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How Should We Not Read the Bible? Part 3

Post Author: Bill Pratt

Continuing from part 2 of this series, we now turn to more of the mistakes critics make when alleging errors in the Bible.  These mistakes are taken from Norman Geisler and Tom Howe’s The Big Book of Bible Difficulties.

Mistake #6: Basing a Teaching on an Obscure Passage.

Some passages in the Bible are difficult to understand because the author used a word which isn’t found anywhere else in the Bible.  In cases like this, Bible translators try to determine the meaning from context, but sometimes they just don’t know for sure.

Some passages in the Bible contain well-known words, but we may not know to what those words refer.  An example of this can be found in 1 Cor. 15:29 where Paul speaks of those “baptized for the dead.”

Geisler and Howe ask, “Is he referring to the baptizing of live representatives to ensure salvation for dead believers who were not baptized (as Mormons claim)? Or, is he referring to others being baptized into the church to fill the ranks of those who have passed on? Or, is he referring to a believer being baptized “for” (i.e., “with a view to”) his own death and burial with Christ? Or, to something else?”

When we aren’t sure about the meaning, there are some guidelines to keep in mind:

First, we should not build a doctrine on an obscure passage. The rule of thumb in Bible interpretation is “the main things are the plain things, and the plain things are the main things.” This is called the perspicuity (clearness) of Scripture. If something is important, it will be clearly taught in Scripture and probably in more than one place. Second, when a given passage is not clear, we should never conclude that it means something that is opposed to another plain teaching of Scripture. God does not make mistakes in His Word; we make mistakes in trying to understand it.

Mistake 7:  Forgetting that the Bible Is a Human Book with Human Characteristics.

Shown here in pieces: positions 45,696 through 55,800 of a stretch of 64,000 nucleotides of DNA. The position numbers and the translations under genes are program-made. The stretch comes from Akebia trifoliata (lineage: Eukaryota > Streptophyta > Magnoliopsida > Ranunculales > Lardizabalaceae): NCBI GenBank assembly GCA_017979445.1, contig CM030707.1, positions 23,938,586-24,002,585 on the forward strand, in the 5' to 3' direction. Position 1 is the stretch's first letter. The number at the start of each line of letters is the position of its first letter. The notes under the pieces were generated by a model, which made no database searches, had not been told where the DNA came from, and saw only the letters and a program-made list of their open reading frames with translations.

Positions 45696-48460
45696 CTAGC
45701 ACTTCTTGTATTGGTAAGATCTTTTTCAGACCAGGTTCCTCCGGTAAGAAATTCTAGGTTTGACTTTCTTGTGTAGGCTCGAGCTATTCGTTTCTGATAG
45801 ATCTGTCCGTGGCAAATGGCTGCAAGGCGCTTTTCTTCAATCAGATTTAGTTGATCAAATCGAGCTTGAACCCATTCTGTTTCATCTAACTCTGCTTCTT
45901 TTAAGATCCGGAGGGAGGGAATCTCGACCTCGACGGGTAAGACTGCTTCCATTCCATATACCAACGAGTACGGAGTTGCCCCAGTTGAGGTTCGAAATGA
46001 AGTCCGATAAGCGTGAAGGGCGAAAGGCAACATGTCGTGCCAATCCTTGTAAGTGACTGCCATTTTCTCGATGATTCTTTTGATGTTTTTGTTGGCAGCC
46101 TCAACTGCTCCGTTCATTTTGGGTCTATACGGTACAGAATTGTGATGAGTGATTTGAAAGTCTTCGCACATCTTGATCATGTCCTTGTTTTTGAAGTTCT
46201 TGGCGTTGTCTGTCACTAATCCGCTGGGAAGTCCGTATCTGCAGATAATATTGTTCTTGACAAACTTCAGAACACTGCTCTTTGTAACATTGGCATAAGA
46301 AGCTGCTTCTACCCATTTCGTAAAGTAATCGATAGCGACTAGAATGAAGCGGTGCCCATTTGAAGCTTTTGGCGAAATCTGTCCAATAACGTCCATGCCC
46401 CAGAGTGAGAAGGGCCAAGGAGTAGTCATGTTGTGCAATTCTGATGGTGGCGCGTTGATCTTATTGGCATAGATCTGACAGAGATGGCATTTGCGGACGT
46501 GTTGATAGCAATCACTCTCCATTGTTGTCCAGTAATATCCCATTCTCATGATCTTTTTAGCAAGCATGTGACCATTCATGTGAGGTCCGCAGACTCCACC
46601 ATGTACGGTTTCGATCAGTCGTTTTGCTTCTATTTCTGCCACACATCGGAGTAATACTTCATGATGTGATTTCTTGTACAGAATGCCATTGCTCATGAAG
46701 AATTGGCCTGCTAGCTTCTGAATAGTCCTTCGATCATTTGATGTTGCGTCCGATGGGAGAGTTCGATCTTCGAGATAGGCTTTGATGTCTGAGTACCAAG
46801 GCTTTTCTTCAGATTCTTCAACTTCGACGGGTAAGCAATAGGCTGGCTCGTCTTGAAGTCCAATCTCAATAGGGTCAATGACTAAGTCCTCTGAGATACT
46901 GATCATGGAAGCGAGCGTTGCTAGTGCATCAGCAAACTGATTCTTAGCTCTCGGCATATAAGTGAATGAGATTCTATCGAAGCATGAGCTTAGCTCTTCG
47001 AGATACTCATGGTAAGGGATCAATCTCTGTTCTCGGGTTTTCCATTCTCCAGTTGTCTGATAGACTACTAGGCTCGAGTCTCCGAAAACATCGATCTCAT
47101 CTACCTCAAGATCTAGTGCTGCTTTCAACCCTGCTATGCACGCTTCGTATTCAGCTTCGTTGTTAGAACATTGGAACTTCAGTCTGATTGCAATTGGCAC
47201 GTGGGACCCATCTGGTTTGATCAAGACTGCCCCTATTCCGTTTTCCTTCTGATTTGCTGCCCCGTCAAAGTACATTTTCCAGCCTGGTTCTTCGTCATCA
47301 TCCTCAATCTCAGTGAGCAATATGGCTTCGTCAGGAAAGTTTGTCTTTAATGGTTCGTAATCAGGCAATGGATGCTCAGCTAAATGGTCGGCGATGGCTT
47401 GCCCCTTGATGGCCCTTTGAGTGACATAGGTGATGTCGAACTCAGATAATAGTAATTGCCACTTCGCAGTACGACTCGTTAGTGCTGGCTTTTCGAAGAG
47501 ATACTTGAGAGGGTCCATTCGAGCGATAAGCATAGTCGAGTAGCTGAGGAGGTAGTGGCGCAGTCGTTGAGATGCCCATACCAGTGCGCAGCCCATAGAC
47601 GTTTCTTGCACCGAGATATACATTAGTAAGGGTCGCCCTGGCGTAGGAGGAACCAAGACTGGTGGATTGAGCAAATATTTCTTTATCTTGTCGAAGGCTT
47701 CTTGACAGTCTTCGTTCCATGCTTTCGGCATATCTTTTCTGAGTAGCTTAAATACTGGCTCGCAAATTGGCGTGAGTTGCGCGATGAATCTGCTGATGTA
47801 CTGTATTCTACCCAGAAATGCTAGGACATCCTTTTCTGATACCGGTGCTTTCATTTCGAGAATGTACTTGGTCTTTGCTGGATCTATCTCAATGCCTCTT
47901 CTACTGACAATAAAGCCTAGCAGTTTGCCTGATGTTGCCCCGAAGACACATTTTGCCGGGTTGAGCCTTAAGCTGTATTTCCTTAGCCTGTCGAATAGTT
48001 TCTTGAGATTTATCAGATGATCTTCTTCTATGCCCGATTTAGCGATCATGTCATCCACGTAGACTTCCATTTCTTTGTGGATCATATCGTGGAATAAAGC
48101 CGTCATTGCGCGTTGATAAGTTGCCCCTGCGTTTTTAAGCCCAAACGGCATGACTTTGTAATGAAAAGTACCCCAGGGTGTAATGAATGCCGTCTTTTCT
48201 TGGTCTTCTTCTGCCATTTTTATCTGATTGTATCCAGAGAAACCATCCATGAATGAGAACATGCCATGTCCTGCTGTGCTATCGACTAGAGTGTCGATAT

Quoting Geisler and Howe:

With the exception of small sections, like the Ten Commandments which were “written with the finger of God” (Ex. 31:18), the Bible was not verbally dictated. The writers were not secretaries of the Holy Spirit. They were human composers employing their own literary styles and idiosyncrasies.

These human authors sometimes used human sources for their material (Josh. 10:13; Acts 17:28; 1 Cor. 15:33; Titus 1:12). In fact, every book of the Bible is the composition of a human writer—about forty of them in all.

The Bible also manifests different human literary styles, from the mournful meter of Lamentations to the exalted poetry of Isaiah; from the simple grammar of John to the complex Greek of the Book of Hebrews.

Scripture also manifests human perspectives. David spoke in Psalm 23 from a shepherd’s perspective. Kings is written from a prophetic vantage point, and Chronicles from a priestly point of view. Acts manifests an historical interest and 2 Timothy a pastor’s heart. Writers speak from an observer’s standpoint when they write of the sun rising or setting (Josh. 1:15).

They also reveal human thought patterns, including memory lapses (1 Cor. 1:14–16), as well as human emotions (Gal. 4:14).

The Bible discloses specific human interests. For example, Hosea possessed a rural interest, Luke a medical concern, and James a love of nature.

But like Christ, the Bible is completely human, yet without error. Forgetting the humanity of Scripture can lead to falsely impugning its integrity by expecting a level of expression higher than that which is customary to a human document.

More to come!


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